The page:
Why Indian startups are worried about GDPR compliance

Why Indian startups are worried about GDPR compliance
Photo Credit: Thinkstock
28 May, 2018

Indian companies, including startups, have been trying to make sense of the European Union’s General Data Protection Regulation (GDPR), which came into effect on May 25, while taking initial steps to inform their customers about the new law and protecting themselves against probable punitive action for non-compliance.

Many companies are also tweaking their privacy policies and in the past few weeks, they have sent notices to their subscribers informing them about the changes.

“This complex regulatory framework is as new to privacy regulators as it is to us,” Julie Brill, corporate vice president and deputy general counsel at Microsoft, wrote in a blog post. “The ongoing interpretation of the detailed aspects of this regulation will determine the steps that we all will need to take to maintain compliance.”

What exactly is GDPR? According to Satyajit Sinha, a senior London-based analyst at Counterpoint Research, the new set of regulations will enforce a stricter implementation of data privacy rules and entail serious consequences in cases of non-compliance.

“GDPR compliance demands more than basic data-loss prevention or just post-data-loss reporting. It demands that organisations set pre-defined protocols and precautionary measures to prevent data-loss in the first place. It also advises organisations on using predictive tools to anticipate attacks and take appropriate action against the exploitation of potential vulnerabilities,” he explained.

Will GDPR hit Indian startups hard?

To understand this, one needs to understand how GDPR is structured for enforcement. Sanchit Vir Gogia, chief analyst at Greyhound Research, explained that GDPR has various tiers for enforcement where it holds first, second and third parties responsible for data protection.

Giving an example, he said, that if an EU citizen were to book a ticket on a Indian travel app or website, then the new law mandates that the company whose financial instrument has been used for the transaction must be GDPR-compliant and that the financial company has to ensure the travel website is also compliant. In case of non-compliance by the Indian company, the EU will send a notice to the financial company to terminate all proceedings with the Indian company or face a ban in the EU till it is GDPR compliant.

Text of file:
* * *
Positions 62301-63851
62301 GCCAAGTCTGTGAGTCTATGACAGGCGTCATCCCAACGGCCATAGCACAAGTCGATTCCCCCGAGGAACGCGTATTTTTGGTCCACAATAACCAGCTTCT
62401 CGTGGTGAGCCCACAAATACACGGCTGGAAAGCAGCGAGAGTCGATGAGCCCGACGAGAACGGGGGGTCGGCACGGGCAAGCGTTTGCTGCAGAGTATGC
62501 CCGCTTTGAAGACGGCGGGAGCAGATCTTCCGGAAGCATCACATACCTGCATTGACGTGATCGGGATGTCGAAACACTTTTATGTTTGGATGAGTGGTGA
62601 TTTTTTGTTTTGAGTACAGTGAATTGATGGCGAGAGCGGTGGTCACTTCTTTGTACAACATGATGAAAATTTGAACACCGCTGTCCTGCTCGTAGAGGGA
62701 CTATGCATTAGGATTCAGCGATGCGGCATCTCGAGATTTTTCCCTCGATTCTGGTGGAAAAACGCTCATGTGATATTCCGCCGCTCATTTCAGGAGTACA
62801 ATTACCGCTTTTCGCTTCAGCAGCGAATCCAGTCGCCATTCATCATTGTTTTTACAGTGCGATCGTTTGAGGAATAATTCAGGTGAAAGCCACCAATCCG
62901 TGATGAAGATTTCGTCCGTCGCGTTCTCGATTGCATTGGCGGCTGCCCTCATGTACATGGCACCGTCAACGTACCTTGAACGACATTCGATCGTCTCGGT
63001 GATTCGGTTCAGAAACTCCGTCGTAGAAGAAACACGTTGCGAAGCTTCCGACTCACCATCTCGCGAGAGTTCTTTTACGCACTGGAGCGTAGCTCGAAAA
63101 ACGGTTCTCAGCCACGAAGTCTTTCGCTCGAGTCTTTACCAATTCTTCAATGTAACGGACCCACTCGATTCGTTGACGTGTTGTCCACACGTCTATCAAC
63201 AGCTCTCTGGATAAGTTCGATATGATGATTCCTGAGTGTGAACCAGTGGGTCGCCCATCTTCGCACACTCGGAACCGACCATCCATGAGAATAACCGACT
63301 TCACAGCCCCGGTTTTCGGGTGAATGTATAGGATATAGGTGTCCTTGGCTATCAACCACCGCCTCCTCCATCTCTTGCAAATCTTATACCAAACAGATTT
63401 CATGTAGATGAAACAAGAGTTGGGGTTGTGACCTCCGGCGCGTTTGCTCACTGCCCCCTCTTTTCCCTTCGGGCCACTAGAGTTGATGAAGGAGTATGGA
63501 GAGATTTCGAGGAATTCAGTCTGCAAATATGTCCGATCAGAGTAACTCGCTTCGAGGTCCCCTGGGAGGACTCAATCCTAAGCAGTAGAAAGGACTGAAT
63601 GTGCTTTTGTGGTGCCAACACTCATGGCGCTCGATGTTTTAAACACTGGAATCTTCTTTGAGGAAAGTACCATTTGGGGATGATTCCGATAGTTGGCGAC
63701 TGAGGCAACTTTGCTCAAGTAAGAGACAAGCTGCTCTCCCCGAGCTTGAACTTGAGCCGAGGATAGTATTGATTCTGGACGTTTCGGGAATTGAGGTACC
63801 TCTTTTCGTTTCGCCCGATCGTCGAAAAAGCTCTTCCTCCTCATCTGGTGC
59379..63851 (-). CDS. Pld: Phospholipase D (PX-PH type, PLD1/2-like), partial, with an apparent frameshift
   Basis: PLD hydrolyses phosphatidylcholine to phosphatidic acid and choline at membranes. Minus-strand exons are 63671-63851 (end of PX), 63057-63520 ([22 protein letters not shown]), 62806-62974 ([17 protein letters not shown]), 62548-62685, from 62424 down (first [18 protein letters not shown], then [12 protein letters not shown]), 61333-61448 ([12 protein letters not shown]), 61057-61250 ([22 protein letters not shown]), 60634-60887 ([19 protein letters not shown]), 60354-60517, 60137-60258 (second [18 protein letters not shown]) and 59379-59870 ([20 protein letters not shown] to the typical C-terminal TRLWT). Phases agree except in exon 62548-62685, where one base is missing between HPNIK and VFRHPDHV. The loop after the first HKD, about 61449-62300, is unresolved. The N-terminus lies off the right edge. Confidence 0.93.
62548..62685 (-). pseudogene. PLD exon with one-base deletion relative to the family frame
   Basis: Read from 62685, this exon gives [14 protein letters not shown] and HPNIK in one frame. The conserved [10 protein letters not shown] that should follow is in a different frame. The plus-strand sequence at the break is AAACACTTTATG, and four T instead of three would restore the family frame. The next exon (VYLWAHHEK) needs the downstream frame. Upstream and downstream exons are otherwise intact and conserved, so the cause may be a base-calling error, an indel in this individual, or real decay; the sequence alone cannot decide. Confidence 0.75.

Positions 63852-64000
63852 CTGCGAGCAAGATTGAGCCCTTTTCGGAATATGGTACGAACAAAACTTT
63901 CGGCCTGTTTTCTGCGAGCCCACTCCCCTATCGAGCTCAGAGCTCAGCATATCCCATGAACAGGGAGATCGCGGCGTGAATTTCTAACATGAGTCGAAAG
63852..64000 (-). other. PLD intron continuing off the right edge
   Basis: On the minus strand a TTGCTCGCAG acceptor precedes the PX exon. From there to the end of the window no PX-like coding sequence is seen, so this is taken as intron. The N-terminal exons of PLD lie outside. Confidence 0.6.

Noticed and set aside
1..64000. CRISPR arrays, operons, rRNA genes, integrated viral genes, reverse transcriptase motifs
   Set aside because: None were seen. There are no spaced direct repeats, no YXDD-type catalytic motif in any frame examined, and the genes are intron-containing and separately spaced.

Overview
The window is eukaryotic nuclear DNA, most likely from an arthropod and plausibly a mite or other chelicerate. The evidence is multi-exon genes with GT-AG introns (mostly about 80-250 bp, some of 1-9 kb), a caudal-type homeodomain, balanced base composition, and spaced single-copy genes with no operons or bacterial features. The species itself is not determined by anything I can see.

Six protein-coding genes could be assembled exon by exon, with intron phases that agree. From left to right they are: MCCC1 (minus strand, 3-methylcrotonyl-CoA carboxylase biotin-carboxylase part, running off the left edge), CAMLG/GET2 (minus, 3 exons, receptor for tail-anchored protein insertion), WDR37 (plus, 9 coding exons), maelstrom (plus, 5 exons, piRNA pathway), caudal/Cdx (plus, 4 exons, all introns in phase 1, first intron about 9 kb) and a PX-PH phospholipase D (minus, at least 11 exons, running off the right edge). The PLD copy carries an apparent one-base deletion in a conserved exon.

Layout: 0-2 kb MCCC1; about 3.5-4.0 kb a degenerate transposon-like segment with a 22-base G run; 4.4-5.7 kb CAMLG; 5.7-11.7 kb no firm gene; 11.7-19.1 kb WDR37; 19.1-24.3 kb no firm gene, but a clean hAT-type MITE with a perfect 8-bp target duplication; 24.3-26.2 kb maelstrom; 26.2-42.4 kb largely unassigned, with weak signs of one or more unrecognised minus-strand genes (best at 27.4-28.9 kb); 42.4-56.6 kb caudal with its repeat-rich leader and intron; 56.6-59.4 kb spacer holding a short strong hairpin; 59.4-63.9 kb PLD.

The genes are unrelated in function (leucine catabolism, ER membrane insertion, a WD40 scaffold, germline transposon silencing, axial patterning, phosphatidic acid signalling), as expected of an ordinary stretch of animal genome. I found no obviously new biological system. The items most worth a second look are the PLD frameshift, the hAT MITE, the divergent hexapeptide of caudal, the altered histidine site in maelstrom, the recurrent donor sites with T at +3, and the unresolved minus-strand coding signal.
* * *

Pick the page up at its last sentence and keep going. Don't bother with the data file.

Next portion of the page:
“This is why startups are taking steps to ensure their revenue streams and working partnerships are not hurt,” Gogia said. “The complexity of the new law, and calculating the cost of compliance and non-compliance is taking a toll not only on startups but on other organisations because they have to figure the best path out.”

Gogia said a few startups had started blocking online transactions of EU citizens to put in a proper framework before they are declared non-compliant. Pavel Naiya, a senior analyst at Counterpoint, said several app owners were creating two versions of their apps at the back end to reach a semi-compliant state for now.

Also, GDPR compliance comes with a price tag. According to Sinha, one of the key challenges is that GDPR requires companies to comply with close to 500 requirements that will affect governance and cyber-security.

“It is mandatory for organisations to notify authorities within 72 hours of becoming aware of any breach. This demands better data breach detection and fast response capabilities. However, many organisations are struggling to identify and investigate data breaches within the given time frame, which leads to visibility gaps that delay investigations,” he explained.

Sinha also said that implementation of GDPR must start from the initial development stage of applications. “It will be mandatory for all developers to add an extra layer, to test for vulnerabilities, as application vulnerabilities could lead to accidental or unintentional data loss. Application developers need to reconsider risk and privacy during the design process, and security professionals need to find better ways to protect applications in use today,” he added.

Both Gogia and Sinha said most startups as well as large corporations are not GDPR compliant. This puts them potentially at the risk for penalties that can be up to €20 million or 4% of the defaulter company’s worldwide annual revenue, whichever is greater.

In addition, the GDPR includes penalties for non-compliance of customer consent clause and for non-compliance of maintenance of records, said Sinha. “Cloud providers are not exempt as they can be data processors,” he added.

This means a company’s overall data management, cloud services and IoT services cost per device will increase. As most Indian startups are in growth stage, compliance will add to the financial constratints they already operate under.